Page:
Finding the right person for a position is never easy, and spotting job hoppers early will definitely make the process more demanding.  That being said, it is absolutely worth the extra time and effort to make sure you avoid hiring the wrong person.  The alternative is much more costly.


Lance | Contributing Writer

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Blog

Finding the right candidate for a job can be a daunting process for many employers. Individuals with a great work ethic and a strong skillset are essential for maintaining a productive organization. When it comes to finding the right people, utilizing the services of a recruitment agency is an effective way to fill job openings.


There are many benefits of a recruitment agency and using their services will significantly simplify the hiring process for you and your organization. Here are a few of the advantages:


Time and Cost


Time is of the essence in today’s world, especially if companies want to remain competitive. Stopping or slowing production can result in a loss of revenue. Job openings need to be filled with suitable candidates who can learn fast and make notable contributions to an organization. Recruitment agencies can match and shortlist candidates, saving your company on countless hours of sorting through hundreds of applications. As a result, open positions can be filled much faster, saving you time and money.


Network


Recruitment agencies maintain an extensive pool of skilled candidates in their databases. Job seekers seek them out for employment opportunities, which ensures that agencies are always receiving new applicants from a wide cross-section of backgrounds, experience levels, and expertise.


Pre-Screening


Candidates go through extensive assessments and evaluations before being referred to a potential employer. The agency will take care of all the background and reference checks, ensuring that only the best and most qualified candidates move on to the next stage.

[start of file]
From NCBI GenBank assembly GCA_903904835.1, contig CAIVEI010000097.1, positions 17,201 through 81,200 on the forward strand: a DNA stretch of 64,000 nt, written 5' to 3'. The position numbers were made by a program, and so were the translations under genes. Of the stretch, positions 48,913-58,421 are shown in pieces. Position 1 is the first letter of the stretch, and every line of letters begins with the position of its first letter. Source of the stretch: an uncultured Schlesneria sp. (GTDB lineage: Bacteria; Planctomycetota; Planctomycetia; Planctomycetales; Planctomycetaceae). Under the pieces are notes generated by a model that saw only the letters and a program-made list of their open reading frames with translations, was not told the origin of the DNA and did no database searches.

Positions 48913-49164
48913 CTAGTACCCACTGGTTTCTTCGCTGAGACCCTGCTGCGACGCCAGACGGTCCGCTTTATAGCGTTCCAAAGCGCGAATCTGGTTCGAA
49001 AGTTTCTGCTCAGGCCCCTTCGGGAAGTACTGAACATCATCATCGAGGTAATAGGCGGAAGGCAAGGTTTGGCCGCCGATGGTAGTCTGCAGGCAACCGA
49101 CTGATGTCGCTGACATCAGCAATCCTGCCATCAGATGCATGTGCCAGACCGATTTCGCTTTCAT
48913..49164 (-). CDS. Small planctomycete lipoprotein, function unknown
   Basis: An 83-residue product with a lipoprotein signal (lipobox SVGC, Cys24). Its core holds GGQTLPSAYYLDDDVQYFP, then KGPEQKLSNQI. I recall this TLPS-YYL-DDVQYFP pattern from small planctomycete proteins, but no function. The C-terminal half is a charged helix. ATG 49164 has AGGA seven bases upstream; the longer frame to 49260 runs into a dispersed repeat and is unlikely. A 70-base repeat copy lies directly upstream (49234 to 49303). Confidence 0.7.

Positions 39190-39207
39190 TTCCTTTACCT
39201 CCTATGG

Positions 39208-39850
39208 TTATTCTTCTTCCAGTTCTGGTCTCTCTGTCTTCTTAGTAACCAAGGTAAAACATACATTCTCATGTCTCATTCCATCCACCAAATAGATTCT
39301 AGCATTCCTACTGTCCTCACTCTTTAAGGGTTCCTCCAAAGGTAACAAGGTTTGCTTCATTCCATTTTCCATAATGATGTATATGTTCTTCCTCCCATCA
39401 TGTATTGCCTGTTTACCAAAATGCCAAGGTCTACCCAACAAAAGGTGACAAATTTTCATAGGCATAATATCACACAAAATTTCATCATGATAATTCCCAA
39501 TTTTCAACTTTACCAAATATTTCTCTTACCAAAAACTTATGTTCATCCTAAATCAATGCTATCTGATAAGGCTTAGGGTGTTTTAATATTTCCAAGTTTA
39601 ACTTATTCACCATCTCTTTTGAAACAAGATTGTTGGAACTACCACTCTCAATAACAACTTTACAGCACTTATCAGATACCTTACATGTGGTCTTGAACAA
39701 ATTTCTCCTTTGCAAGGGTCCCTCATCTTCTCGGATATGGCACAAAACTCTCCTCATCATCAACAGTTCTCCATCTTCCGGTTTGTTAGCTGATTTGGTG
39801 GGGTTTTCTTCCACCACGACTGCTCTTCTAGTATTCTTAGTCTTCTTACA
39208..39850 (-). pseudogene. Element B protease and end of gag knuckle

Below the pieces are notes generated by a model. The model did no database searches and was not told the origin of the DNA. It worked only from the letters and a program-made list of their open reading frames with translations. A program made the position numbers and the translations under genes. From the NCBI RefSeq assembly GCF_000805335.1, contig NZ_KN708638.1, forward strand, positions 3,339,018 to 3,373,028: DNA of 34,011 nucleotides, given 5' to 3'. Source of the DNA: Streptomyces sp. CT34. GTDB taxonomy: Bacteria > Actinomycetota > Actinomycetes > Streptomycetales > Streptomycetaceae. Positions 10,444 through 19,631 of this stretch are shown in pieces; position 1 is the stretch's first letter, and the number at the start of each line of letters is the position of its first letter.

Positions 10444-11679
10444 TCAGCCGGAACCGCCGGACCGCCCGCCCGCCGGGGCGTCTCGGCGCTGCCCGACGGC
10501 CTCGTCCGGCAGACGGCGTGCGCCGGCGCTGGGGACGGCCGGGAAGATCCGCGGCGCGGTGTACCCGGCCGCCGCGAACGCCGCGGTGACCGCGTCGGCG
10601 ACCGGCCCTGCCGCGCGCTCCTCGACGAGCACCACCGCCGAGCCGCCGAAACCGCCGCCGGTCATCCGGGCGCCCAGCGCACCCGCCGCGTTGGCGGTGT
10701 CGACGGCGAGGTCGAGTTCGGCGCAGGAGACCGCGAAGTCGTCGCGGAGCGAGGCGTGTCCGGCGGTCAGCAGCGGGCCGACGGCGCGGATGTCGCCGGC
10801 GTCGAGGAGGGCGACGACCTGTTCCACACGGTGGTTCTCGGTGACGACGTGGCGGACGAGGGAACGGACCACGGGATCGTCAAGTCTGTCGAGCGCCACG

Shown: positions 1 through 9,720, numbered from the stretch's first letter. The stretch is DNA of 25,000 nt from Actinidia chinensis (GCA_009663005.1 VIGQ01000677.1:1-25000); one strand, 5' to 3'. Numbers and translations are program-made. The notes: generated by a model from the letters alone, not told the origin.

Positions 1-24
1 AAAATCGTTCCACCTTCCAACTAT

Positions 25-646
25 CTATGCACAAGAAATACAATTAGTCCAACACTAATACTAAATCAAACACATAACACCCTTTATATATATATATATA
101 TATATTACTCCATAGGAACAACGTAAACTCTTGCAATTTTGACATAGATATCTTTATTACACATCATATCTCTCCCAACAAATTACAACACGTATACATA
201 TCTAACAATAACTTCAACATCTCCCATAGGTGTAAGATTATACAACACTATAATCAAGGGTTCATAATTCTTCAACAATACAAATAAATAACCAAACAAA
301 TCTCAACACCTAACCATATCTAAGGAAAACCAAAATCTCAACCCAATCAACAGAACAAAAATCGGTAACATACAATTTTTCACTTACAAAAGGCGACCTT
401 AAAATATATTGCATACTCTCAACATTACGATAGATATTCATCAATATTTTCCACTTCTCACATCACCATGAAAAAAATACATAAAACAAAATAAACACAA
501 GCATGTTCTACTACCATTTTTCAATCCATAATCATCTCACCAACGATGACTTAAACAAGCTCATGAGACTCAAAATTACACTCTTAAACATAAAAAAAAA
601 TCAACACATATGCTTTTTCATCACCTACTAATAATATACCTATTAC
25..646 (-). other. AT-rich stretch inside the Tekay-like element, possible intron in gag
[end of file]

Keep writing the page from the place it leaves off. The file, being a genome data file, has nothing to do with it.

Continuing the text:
Employee Retention


Workplace turnover is significantly reduced when the employee is the right fit for the job. Knowing that the available candidates have already gone through a thorough screening process puts the manager’s minds at ease when selecting an employee. That added confidence makes the final hiring decision that much easier to make.


Building Relationships


Over time, employers will find that the hiring process through the recruitment agency they’ve engaged becomes more efficient. The agency will have established prior knowledge of the employer’s specific needs and expectations, and thus be able to provide valuable advice and expertise on future hires.


For your next job opening, consider using a recruitment agency. The benefits will be reflected in an efficient and skilled workforce that’s capable of boosting company morale and helping you achieve your organizational goals.


N. Johnson | Contributing Writer

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Blog

Job seekers tend to do a lot of research into what employers want from them, but few put as much time into thinking about what they should expect from their employers.  Below is a list of mandates that any good employer should follow in order to function well as an organization and maintain the loyalty of their workers.


Ensure their health and safety


Many seem to assume that this mandate is only relevant to companies asking their employees to perform physical tasks, but this can easily apply to a typical office setting as well.  Saddling your employees with unrealistic goals or huge workloads can take a heavily toll on their mental and physical health when the long hours they spend trying to meet unreasonable targets start to add up.  So make sure that both their physical and mental well-being are taken into account when developing work policies and assigning tasks.


Create opportunities for your employees to grow


Without room to be fully utilize their skill set and climb the corporate ladder, employees will inevitably become bored or dissatisfied.  Employers should take the time to provide them with chances to expand their workers’ knowledge and entrust them with new responsibilities and opportunities.   In doing so, the organization will be rewarded with higher rates of worker retention, job satisfaction and a healthier more vibrant office culture as a whole.


Build trust into your hiring and work practices      


As an employer, if you make sure to only hire people you trust to work independently, you will be able to avoid falling into the trap of micromanaging.  Whenever workers are surveyed about company engagement, trust is almost always one of the top most desired traits that workers desire from management.  Strong hiring practices will ensure that you only hire people that fall into that coveted “trusted” category, which will in turn, cultivate better relationships between workers and management.


At the end of the day, companies have a responsibility to make themselves appealing to potential job seekers.  Just as your average job-seeker will spend a great deal of time perfecting their resume and interview skills, companies should work on improving their work culture and streamlining their processes to be, not only more efficient, but also more people-friendly as well.


Lance | Contributing Writer